MDP Science Fair Oct 31, 2011

Great successful day at Art Center MDP’s annual science fair. A great variety of topics ranging from sound, touch, urban, language, memory, gaming, gesture, and mine on visual perception. My current working title is “Perceptual Exaptations”.

The three experiments I displayed starting from the right consists of:

Trails – Transformation of the physical world with your gaze.

The middle is Mutational Physical Interface, an accelerometer driven form changing physical interface.

On the very left is Extended Sight + Physical Animated Motion Graphic Immersive Space. The glasses consists of a eyetracker (hacked PS3 IR web cam) and a LCD driven by two servos for the right eye. The camera controlled by the glasses is placed inside a box decorated with dimensional graphics, scripted to allow the information look as if they animate onto screen while the camera pans around.

Week 5: Hacking the PlayStation 3 EyeToy for Eye Tracking

The first time I hacked a PS3 Eye Toy to use as an eye tracker was a year ago, during my concept year here in MDP for a class call New Ecology of Things (NET) taught by Phil Van Allen. The warmup project at the time was called “Useless Networks” where I created a clever but useless helmet called “The 11th Finger“. I learned how to create this device by following the tutorials for creating the Eyewriter. Thanks to the smart people over at the Graffiti Research Lab for their detailed tutorial on their website as well as on Instructables.

 

 

 

To take apart the case, you need to dig in with a flat head screwdriver and pry it open while twisting

 

 

 

 

 

 

 

Week 4: Prototyping / Learning through making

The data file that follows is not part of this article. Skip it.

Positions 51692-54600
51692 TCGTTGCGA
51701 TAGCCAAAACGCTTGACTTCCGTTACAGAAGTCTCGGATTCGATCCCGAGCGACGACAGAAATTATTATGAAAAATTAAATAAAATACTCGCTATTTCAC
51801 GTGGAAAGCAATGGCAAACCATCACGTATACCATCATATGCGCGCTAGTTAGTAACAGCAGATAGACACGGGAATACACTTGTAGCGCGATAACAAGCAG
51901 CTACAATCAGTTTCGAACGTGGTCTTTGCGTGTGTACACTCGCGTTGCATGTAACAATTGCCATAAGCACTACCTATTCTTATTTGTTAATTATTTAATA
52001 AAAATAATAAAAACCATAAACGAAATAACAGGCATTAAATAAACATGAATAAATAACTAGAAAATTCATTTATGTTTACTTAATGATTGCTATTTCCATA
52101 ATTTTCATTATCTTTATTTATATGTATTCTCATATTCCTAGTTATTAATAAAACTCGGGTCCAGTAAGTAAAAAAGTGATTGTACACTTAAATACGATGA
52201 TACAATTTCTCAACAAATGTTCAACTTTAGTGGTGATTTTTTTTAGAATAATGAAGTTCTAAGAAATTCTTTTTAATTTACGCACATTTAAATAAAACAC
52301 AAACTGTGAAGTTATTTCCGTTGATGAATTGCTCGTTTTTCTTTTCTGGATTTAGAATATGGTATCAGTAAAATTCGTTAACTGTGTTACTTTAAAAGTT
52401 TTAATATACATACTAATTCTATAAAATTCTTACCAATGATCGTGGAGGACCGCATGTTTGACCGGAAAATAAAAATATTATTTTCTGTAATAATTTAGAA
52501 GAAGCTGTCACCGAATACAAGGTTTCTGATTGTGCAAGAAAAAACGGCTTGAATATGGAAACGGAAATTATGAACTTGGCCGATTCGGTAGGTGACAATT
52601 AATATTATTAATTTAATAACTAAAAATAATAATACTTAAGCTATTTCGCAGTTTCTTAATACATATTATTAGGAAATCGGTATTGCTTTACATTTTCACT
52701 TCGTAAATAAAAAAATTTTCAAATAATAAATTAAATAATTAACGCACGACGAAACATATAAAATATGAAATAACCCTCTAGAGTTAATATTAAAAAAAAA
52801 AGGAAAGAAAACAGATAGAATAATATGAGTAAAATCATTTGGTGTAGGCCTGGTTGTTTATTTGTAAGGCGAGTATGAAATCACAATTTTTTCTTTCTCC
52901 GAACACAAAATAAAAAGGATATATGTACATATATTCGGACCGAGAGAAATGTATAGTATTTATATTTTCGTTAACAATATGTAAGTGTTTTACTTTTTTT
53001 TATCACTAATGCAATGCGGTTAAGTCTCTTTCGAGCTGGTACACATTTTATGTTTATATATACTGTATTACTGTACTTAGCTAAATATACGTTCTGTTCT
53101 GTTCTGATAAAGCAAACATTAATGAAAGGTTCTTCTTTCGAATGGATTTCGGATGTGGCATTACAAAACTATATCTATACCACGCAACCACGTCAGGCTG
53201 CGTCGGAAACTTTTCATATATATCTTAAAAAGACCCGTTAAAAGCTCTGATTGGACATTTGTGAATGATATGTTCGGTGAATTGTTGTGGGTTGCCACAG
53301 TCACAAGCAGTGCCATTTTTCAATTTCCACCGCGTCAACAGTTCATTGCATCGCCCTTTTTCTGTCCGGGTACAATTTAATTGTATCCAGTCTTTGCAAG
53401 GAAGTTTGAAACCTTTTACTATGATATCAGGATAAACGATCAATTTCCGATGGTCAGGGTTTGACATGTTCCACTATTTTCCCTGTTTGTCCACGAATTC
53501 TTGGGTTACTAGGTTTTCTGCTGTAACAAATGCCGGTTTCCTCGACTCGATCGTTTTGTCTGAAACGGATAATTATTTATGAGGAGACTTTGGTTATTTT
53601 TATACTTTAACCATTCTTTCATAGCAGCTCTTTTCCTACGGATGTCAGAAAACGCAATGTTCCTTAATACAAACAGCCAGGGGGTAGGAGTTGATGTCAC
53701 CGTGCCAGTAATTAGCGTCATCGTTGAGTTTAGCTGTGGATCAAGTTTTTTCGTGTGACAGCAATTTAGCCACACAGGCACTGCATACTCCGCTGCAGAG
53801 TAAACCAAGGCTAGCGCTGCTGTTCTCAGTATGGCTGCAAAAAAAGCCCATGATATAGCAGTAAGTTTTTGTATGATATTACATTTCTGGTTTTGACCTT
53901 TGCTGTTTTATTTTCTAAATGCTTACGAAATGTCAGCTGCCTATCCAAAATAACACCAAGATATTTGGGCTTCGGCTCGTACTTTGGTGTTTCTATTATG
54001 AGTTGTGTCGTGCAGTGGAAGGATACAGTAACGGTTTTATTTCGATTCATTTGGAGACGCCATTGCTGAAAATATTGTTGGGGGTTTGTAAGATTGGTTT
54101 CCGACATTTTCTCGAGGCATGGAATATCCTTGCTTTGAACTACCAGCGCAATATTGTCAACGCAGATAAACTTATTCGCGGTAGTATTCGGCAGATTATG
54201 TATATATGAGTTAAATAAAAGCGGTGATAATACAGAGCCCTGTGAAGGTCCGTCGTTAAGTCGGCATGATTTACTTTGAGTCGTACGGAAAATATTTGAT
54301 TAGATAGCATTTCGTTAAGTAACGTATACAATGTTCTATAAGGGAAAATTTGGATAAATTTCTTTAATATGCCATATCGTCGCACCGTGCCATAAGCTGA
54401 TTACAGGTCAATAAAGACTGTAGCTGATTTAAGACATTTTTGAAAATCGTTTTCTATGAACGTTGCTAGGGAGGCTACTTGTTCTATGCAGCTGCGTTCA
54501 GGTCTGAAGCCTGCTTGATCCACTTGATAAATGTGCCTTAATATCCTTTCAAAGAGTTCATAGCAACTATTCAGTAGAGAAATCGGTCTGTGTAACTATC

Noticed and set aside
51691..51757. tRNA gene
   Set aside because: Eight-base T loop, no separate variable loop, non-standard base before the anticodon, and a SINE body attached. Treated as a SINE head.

These are the first iterations of my experimentation and implimenting sketches from the previous week
Tangible Motion Graphics – Idea around Physical Animated Spacial Experience

 

Through these scale models and experiments, this investigation begins to speculate the distance and perceivable range around the viewer. When this is experienced in the dark, the manipulation to play with fading is very useful. If I continue this investigation, these graphic elements that takes up space will be motorized.

 

Transformation
There are countless examples of visual effects in film and even in our daily lives that revolves around the idea of Transformation. Yes, that includes Hollywood hit The Transformers franchise, along with many other science fiction films. This is the first testing of a self reveal opening. Imagine if this container is duplicated on all 6 sides of a cube. Where this cube opens can be independent interfaces that are utilized for different tasks.

 

Mutation – Cube Duplication

This rough initial prototype investigates the possibility of hidden compartments or flaps to revel additional mass to allow for physical duplication or multiplicity. Visual effects often allow almost the impossible of virtual mass expansion. For example the transportaion (flying cars) in the cartoon The Jetsons, cars would fold up and become a suitcase. Or even in the japanese comic/anime Dragonball Z, the characters can click on a pill shaped device and throw it onto the ground…then poof! it turns into a motorcycle, private hotel, perserved food, or other large devices.

 

Synchronization – Mechanical Iris study

The idea of synchronization in visual effects or animation always has an mesmerizing effect on the viewer. In this initial experiment as part of my study of simply moving many pieces of shapes at the same time to morph or expose. This can be embed into container openings or duplication of many of these containers to create a physical interface for access and various applications.

Literature Review Rough Draft

Literature Review Rough Draft

How far can we push the human sensorial perceptions? Visual perception for example, is an active gesture rather than a passive one. In order to understand what we see, our body relies on sensory motor (body movement) and other sensorial inputs including phenomenological interpretations to draw conclusion of information perceived.(1) Cognitive psychology is a basis for many HCI developments. Although many HCI are designed around functionality and less on visual perception, rather more focused on the ability to understand and control through cognition. Motion Graphics and Visual Effects animation are executed based on the same motor sensing theory, except it is restricted to the spacial dimensions within the screen.